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Child Protection Groups Urge Stronger Action Against Sex Tourism Industry - 2002-09-13

More children are being forced into prostitution in Southeast Asia. Child-protection groups say tough police work alone will not reverse the trend. The International Organization for Migration says up to 300,000 women and children are trapped in slave-like conditions in Southeast Asia. In Thailand, experts say, there may be 18,000 child prostitutes, while in the Philippines, as many as 75,000 children are sexually exploited. Often, their exploiters are men who travel to the region specifically to have sex with children.

The group, End Child Prostitution, Trafficking and Pornography in Tourism, or ECPAT, wants to halt the growth in child-sex tourism. The group has pushed countries such as Australia and New Zealand to make it illegal for their citizens to sexually abuse children overseas.

It is also working with tourism organizations to form a policy on child prostitution to be presented to regional tourism ministers in Cambodia later this year, and it supports programs aimed at keeping children out of the sex trade.

Muireann O'Briain, an ECPAT activist, said despite such efforts, the outlook remains grim for children. "We know that also the numbers of children being abused is increasing, and the levels of abuse are increasing," she said, "so, while on the one hand, we can say, 'yes, we're great, we're doing a great job,' on the other hand, we're saying, 'it's just such a mountain; it's impossible.' The world seems to be getting worse, and worse and worse for children."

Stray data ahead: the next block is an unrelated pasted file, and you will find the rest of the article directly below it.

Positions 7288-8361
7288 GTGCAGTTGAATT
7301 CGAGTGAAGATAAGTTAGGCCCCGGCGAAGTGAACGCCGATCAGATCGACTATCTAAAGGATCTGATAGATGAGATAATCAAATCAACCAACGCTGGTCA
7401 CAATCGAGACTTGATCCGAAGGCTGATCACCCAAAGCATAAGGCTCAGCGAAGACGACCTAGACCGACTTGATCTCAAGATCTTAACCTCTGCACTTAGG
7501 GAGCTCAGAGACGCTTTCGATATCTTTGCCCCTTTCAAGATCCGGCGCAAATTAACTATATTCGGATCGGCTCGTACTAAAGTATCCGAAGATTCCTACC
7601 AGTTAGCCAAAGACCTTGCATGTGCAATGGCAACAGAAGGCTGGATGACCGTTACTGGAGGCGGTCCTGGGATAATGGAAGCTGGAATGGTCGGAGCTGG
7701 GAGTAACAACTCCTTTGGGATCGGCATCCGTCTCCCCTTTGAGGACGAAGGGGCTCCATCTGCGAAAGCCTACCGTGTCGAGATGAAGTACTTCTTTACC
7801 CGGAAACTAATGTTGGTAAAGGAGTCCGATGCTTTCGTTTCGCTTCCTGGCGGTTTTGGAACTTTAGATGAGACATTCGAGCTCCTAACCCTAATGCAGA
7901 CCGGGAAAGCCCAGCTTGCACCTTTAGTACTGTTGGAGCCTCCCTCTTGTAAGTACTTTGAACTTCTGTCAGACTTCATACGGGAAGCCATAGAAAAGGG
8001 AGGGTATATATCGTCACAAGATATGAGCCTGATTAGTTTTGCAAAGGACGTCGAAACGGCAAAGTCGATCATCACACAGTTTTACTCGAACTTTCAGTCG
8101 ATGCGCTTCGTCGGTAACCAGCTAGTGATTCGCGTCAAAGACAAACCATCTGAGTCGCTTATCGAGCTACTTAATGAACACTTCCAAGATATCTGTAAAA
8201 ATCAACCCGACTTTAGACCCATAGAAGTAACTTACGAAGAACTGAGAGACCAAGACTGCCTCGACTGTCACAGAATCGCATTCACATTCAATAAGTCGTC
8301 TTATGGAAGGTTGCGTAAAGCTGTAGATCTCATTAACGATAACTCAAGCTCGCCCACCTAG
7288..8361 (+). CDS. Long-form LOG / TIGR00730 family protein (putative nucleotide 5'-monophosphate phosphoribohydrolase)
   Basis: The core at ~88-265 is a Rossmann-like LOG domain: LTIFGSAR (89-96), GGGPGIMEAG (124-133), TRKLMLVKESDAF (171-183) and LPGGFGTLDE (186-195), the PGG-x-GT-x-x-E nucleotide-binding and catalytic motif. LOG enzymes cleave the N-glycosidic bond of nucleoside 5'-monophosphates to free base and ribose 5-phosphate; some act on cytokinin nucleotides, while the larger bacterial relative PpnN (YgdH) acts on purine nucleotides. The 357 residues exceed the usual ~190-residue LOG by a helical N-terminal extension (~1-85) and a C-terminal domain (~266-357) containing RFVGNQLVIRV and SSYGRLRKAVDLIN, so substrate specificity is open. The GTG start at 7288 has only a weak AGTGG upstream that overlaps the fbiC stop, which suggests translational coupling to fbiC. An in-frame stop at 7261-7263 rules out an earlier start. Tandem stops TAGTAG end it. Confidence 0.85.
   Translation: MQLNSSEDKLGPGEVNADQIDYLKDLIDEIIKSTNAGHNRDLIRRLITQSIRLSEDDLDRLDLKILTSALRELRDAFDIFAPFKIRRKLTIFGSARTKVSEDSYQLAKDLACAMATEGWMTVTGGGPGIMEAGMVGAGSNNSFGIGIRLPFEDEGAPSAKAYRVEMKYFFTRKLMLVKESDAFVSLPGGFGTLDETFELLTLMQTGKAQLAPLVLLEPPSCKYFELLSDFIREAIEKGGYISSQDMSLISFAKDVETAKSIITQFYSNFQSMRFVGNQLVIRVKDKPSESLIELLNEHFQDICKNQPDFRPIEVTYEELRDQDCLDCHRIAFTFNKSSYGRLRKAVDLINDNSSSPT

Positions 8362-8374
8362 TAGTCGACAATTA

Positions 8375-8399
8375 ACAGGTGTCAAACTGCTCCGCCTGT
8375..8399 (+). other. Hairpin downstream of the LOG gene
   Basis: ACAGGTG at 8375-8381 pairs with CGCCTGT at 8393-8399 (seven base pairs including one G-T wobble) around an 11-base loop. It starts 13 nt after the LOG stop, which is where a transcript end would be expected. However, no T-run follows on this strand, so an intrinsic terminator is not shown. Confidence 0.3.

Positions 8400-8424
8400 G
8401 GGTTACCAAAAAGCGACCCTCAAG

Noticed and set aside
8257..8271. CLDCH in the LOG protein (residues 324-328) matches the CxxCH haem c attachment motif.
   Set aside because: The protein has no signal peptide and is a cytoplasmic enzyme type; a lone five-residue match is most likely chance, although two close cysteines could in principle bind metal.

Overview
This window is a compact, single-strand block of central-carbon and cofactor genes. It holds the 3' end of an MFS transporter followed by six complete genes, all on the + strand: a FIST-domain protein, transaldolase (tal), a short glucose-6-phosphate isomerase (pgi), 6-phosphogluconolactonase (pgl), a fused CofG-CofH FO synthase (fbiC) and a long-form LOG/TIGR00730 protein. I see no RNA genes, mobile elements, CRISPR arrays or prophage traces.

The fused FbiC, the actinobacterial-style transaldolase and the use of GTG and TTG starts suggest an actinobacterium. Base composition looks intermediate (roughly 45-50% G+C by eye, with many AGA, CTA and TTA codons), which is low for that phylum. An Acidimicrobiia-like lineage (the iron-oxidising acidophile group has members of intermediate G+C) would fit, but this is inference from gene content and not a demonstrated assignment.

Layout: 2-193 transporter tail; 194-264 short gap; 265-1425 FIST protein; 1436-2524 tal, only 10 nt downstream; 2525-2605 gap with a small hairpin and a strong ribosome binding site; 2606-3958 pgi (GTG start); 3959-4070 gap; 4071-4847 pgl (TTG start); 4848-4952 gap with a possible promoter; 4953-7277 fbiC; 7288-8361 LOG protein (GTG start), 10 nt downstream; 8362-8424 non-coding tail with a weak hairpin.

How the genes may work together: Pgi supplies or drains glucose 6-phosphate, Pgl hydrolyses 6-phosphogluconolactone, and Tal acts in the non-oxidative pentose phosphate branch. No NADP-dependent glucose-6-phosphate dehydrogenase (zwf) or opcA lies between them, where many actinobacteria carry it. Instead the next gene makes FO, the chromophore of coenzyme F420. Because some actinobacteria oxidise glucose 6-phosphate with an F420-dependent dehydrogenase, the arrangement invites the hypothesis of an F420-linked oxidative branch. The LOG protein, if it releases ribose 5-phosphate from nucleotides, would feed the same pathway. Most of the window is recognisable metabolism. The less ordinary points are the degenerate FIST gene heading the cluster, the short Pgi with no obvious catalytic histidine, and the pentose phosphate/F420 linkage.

At a recent conference in Bangkok on child prostitution, humanitarian organizations asserted that police work alone cannot solve the problem. What is needed, they say, is greater development aid for poor countries. With little opportunity for other jobs, many children are forced into the sex trade to feed themselves or their families.

Christine Beddoe, a program manager for ECPAT's Australian offshoot, Child Wise, said, "We need to work on prevention strategies, including developing opportunities - not only in cities, but [in] rural areas, to stop them moving to tourist areas - provide real alternatives for them in employment in their own communities, so they are not forced to seek work in tourist destinations."

Bruce Harris, with Casa Alianza, a Latin American aid agency for children, said the campaigns against pedophiles in Southeast Asia are having some modest success. He said, however, that success has the unintended effect of pushing pedophiles to other countries. "They are coming to Central America," he said. "Because of the lack of preparedness of the countries in prosecuting sexual abusers of children, they found a relatively low-risk haven."

To prevent this migration, child advocates say, there must be a global effort to police pedophiles, and to create more job opportunities in poor countries.